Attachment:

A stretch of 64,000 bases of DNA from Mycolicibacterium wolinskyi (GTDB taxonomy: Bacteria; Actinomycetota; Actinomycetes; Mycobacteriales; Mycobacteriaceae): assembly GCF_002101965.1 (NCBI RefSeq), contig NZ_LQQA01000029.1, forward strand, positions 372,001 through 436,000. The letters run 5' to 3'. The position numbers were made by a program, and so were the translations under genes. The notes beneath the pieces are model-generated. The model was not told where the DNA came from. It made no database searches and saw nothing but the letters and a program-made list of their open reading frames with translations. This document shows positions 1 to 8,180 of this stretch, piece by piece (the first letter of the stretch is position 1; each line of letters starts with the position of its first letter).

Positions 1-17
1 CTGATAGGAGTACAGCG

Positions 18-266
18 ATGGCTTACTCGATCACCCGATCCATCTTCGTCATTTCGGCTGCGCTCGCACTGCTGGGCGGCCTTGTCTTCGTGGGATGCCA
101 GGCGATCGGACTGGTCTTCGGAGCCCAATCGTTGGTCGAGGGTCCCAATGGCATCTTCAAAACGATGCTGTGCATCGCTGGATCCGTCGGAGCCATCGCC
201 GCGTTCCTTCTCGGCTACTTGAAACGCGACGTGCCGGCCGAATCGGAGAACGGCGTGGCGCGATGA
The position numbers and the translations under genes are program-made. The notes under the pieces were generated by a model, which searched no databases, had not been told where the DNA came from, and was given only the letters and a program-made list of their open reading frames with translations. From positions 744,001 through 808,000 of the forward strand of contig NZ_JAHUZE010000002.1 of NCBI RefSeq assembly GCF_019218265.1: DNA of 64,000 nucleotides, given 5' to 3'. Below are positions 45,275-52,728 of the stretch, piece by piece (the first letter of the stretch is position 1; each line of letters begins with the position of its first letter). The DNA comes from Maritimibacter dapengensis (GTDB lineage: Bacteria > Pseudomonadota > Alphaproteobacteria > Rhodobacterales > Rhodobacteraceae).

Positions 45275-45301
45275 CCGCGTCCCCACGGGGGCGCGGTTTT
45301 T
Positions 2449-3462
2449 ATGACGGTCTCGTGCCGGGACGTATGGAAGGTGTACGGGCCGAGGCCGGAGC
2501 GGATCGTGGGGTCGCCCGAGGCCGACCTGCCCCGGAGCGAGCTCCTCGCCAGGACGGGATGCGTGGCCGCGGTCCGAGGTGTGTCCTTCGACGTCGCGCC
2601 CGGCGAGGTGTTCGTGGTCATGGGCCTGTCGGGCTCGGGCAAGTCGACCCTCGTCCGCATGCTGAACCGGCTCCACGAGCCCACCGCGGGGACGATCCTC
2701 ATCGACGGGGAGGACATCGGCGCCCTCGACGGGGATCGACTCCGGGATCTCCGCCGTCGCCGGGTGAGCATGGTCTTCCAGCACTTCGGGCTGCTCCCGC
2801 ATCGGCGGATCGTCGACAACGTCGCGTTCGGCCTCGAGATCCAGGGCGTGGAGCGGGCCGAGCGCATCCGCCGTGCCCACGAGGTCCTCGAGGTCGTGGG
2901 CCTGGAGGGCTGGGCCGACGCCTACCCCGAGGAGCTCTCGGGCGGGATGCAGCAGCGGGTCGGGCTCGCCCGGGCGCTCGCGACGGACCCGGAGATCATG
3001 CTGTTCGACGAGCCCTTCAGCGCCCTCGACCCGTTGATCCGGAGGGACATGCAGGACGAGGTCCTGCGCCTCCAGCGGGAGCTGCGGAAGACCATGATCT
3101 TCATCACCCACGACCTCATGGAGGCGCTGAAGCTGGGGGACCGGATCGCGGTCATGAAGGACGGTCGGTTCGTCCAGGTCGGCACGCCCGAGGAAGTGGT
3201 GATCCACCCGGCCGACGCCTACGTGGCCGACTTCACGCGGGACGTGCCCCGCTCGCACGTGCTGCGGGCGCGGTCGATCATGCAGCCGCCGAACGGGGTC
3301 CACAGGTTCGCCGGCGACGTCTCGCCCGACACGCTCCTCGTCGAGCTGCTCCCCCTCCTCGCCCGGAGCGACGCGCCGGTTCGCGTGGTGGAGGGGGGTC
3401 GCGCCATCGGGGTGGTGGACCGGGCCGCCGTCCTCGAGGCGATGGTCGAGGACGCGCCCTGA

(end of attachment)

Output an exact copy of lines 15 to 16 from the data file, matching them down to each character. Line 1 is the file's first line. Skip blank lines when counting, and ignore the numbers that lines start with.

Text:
2601 CGGCGAGGTGTTCGTGGTCATGGGCCTGTCGGGCTCGGGCAAGTCGACCCTCGTCCGCATGCTGAACCGGCTCCACGAGCCCACCGCGGGGACGATCCTC
2701 ATCGACGGGGAGGACATCGGCGCCCTCGACGGGGATCGACTCCGGGATCTCCGCCGTCGCCGGGTGAGCATGGTCTTCCAGCACTTCGGGCTGCTCCCGC